Project description:The innate immune system recognizes virus infection and evokes antiviral responses which include producing type I interferons (IFNs). The induction of IFN provides a crucial mechanism of antiviral defense by upregulating interferon-stimulated genes (ISGs) that restrict viral replication. ISGs inhibit the replication of many viruses by acting at different steps of their viral cycle. Specifically, IFN treatment prior to in vitro human immunodeficiency virus (HIV) infection stops or significantly delays HIV-1 production indicating that potent inhibitory factors are generated. We report that HIV-1 infection of primary human macrophages decreases tumor necrosis factor receptor-associated factor 6 (TRAF6) and virus-induced signaling adaptor (VISA) expression, which are both components of the IFN signaling pathway controlling viral replication. Knocking down the expression of TRAF6 in macrophages increased HIV-1 replication and augmented the expression of IRF7 but not IRF3. Suppressing VISA had no impact on viral replication. Overexpression of IRF7 resulted in enhanced viral replication while knocking down IRF7 expression in macrophages significantly reduced viral output. These findings are the first demonstration that TRAF6 can regulate HIV-1 production and furthermore that expression of IRF7 promotes HIV-1 replication.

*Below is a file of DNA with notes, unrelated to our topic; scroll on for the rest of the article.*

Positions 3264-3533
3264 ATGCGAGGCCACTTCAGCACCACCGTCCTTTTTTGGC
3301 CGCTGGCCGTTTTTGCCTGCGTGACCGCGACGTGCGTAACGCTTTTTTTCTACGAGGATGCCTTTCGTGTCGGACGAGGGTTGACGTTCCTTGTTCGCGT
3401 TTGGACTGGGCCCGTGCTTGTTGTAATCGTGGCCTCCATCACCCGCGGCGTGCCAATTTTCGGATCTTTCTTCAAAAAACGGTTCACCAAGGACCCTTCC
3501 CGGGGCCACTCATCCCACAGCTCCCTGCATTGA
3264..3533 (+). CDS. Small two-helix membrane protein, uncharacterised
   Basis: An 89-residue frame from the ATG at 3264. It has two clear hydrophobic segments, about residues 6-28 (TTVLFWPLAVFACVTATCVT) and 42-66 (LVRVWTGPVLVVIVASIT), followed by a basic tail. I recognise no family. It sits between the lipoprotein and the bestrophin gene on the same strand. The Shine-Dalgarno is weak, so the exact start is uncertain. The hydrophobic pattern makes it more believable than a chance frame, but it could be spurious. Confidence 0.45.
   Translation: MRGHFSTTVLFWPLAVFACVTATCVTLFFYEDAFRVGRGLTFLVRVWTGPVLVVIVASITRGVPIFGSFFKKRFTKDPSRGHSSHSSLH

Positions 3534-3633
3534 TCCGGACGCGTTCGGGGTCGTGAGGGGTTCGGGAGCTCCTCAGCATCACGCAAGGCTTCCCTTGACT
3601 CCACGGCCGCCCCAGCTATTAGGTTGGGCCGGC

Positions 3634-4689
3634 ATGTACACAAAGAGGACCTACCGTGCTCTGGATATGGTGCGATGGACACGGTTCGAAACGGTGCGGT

Project description:HIV is able to outpace the innate immune response, including that mediated by interferon (IFN), to establish a productive infection. Primary macrophages, however, may be protected from HIV infection by treatment with type I IFN before virus exposure. The ability of HIV to modulate the type I IFN-mediated innate immune response when it encounters a cell that has already been exposed to IFN remains poorly defined. The optimal pretreatment time (12 h) and the most potent HIV-inhibitors (e.g., IFN-?2 and -?) were identified to investigate the ability of HIV to modulate an established type I IFN response. Gene expression at the level of the entire transcriptome was then compared between primary macrophages treated with type I IFNs, as opposed to treated with IFNs and then infected with HIV. Although HIV was not able to establish a robust infection, the virus was able to downregulate a number of IFN-stimulated genes (ISGs) with a fold change greater than 1.5 (i.e., AXL, IFI27, IFI44, IFI44L, ISG15, OAS1, OAS3, and XAF1). The downregulation of OAS1 by the presence of HIV was confirmed by real-time quantitative polymerase chain reaction. In conclusion, even though HIV replication is significantly inhibited by IFN pretreatment, the virus is able to downregulate the transcription of known antiviral ISGs (e.g., IFI44, ISG15, and OAS1).